S Dean 1884 4 games
Henry Woolnough 1886 6 games
G McGregory 1895 2 games (may be different Balmain club)
NSW Waratahs reps from Balmain District RFC 1900-1914:
Ed Halloran 1900–1902 6 games
Alf Dobbs 1901 3 games
Robert Graves 1907 4 games
Bob Craig 1908–1909 4 games
George Widmer 1909–1910 7 games
Fred Kirkby 1911–1912 4 games
Bob Craig 1908-09 1 Test (v Wales)
Robert Graves 1907 1 Test (v NZ)
About Billy Murdoch
William (Billy) Lloyd Murdoch (18 October 1854 – 18 February 1911) was an Australian cricketer, who captained the Australian team on tours to England in 1880, 1882 (when the Ashes legend was born), 1884 and 1890. Murdoch was born in Sandhurst (now Bendigo), Victoria, to Gilbert Murdoch and his wife Susanna (née Fleigge).
Early in the 1860s, the Murdochs moved to New South Wales, and Billy played for the Albert Club with Fred Spofforth. He made his first-class entry in 1875, at the time regarded as the finest wicketkeeper in Australia, and a highly-rated right-handed batsman. He played in the second Test match ever played, the 1877 clash against England at the Melbourne Cricket Ground (MCG). Later that year, he qualified as a solicitor and opened up a practice, “Murdoch & Murdoch”, with his brother Gilbert.
Billy Murdoch established himself as one of the era’s greatest batsmen over the next few years, leading Australia in several Test series against England. In 1881-82 he became the first man other than W. G. Grace to score a first-class triple century when, as captain, he made 321 for New South Wales against Victoria at the SCG. The innings comprised 38 fours, nine threes, 41 twos and 60 singles from all of ten Victorian bowlers. It was this knock which established him in the public reckoning as Australia’s finest batsman. So unvanquishable was he that Tom Horan (with whom Murdoch would share many a fine batting stand in the years to come) was reduced to bowling leg-theory, the first known instance of that controversial tactic.
Murdoch was never far from controversy. His omission as wicketkeeper in the very first Test resulted in Australia’s premier fast bowler, Fred Spofforth, boycotting the match. In 1884 as captain of Australia he was involved in the players’ strike, where the Australian players refused to play unless they received a greater share of the gate takings. He was also the batsman whose contentious runout caused friction between New South Wales and a visiting English team led by Lord Harris which also caused a spectator riot.
His best Test performances more often occurred in England where both his Test hundreds were scored, 153 not out in the first Test in the old country in 1880 at The Oval and 211 at the same ground four years later.
In 1878, Murdoch toured England and North America with Australia’s first representative cricket team, participating in a famous victory over an MCC side. On the 1880 and 1884 tours of England he led the Australian batting averages. In England, he was regarded as a superb captain and enough of a gentleman to be invited to captain Sussex, which he did for several seasons. He was widely regarded the finest Australian batsman of his day, being bettered only by the English champion WG Grace.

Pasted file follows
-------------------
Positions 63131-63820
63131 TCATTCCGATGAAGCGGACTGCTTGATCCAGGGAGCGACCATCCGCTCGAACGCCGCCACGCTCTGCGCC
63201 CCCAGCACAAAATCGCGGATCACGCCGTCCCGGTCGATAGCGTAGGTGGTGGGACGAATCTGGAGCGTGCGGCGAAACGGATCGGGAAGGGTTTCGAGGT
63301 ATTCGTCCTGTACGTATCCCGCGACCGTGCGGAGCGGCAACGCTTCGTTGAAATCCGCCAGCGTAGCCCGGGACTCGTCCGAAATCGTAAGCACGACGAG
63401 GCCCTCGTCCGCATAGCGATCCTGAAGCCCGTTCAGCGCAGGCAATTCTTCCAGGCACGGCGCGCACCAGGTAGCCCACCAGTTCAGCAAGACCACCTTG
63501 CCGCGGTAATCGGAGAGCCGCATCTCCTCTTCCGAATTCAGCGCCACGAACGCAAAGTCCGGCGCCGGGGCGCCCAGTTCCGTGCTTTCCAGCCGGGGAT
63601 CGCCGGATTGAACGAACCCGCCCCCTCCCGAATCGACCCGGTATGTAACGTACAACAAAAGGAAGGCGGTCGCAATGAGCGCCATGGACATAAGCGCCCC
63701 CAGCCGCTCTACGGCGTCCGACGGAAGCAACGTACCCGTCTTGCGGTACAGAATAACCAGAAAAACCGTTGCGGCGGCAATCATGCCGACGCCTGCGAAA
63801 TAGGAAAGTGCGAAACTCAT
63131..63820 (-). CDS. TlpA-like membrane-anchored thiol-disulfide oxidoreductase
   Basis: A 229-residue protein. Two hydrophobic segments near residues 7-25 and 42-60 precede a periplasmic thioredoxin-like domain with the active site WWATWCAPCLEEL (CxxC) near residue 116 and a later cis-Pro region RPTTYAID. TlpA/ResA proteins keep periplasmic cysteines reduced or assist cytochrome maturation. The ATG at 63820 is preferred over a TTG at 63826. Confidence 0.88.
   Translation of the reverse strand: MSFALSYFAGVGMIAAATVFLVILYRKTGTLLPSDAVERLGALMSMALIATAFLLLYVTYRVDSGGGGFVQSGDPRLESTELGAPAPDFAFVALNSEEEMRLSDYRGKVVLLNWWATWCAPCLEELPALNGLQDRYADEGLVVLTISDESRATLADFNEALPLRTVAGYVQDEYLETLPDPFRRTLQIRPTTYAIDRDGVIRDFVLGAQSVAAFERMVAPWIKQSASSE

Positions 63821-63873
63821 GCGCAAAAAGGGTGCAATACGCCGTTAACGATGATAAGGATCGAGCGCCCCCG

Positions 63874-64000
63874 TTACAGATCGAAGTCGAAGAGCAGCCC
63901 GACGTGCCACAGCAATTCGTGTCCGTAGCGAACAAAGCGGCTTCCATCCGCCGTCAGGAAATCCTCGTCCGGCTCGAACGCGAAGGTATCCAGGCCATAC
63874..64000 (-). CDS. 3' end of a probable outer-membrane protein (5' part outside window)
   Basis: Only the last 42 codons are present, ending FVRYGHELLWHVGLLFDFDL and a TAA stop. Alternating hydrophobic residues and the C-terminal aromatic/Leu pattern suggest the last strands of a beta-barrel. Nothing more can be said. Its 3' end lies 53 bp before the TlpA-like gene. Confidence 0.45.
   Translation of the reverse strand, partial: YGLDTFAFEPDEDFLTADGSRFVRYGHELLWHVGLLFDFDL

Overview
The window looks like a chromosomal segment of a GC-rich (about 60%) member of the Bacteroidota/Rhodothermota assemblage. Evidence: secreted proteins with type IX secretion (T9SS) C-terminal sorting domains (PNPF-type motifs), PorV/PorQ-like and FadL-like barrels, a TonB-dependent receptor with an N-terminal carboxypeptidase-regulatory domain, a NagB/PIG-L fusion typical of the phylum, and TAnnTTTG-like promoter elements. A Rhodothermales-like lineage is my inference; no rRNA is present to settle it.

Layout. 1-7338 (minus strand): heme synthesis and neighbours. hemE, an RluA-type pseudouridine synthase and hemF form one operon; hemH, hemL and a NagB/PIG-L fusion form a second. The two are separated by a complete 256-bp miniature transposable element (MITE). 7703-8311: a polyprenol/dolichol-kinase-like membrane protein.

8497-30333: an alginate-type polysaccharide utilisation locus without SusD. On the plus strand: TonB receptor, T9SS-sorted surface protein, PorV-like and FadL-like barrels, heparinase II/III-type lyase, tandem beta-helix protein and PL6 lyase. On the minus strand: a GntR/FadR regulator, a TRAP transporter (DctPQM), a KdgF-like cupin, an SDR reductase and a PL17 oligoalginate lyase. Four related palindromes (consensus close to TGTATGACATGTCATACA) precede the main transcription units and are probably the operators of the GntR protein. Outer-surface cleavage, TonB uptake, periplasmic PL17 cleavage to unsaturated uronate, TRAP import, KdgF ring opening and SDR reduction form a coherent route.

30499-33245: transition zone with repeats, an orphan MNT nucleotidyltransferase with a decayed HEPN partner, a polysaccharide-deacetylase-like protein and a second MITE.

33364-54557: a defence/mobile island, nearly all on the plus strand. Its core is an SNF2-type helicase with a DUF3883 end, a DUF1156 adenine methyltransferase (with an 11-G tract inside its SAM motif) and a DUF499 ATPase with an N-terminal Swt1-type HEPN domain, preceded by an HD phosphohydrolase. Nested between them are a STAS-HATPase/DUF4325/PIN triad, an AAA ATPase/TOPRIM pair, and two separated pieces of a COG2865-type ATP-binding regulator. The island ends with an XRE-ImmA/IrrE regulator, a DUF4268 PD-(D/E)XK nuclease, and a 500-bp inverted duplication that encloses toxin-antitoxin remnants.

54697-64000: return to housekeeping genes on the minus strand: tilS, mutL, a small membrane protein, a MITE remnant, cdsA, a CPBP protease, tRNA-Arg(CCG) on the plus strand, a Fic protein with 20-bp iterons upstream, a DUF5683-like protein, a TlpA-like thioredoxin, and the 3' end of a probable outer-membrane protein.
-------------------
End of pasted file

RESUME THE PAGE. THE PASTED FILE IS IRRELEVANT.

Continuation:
Cigarette card of Murdoch as an England player. He is one of only a handful of players to play Tests for more than one country Murdoch was more of an off-side player whose drives and cut strokes were regarded as among the best of his day; but his leg-side play was reputedly not so strong, and his ability against good spin bowling was not as impressive as it might be. Also, he was believed to be lacking in command against top-class pace bowling on difficult wickets; if conditions, were perfect, however, his batting often followed suit.
Later in life Murdoch settled in England, and he and John Ferris became the first cricketers to represent two nations at Test level when the two former Australian team-mates represented England against South Africa in Cape Town in March 1892.
He again visited England in 1890, and although he topped that season’s averages, he did not have an opportunity to regain his best form. He then settled in England, qualified for Sussex, and captained the county for several seasons. His style of play did not favour him in wet seasons, but he made many good scores over a period of about 15 years. Among these may be mentioned 155 for London County against Lancashire in 1903, and in the following year 140 for Gentlemen versus Players, though he was then in his forty-ninth year.
Murdoch’s standing as one of the greatest first-class batsmen of his era were strengthened by his statistics; 16,953 runs scored in 391 matches at the average of 26.86 at a time when batting averages were much lower than in modern times.
He died in Melbourne, Australia in 18 February 1911; present at the Test match between Australia and South Africa, he was seized with apoplexy during the lunch interval and died later in the afternoon. His body was embalmed and brought back to England for burial at Bethnal Green in the east end of London. Murdoch’s best Test batting score of 211 was made for Australia against England, The Oval, 1884. It was the first double hundred in Test cricket. His Test captaincy record for Australia was: 16 matches, five wins, seven losses, four draws.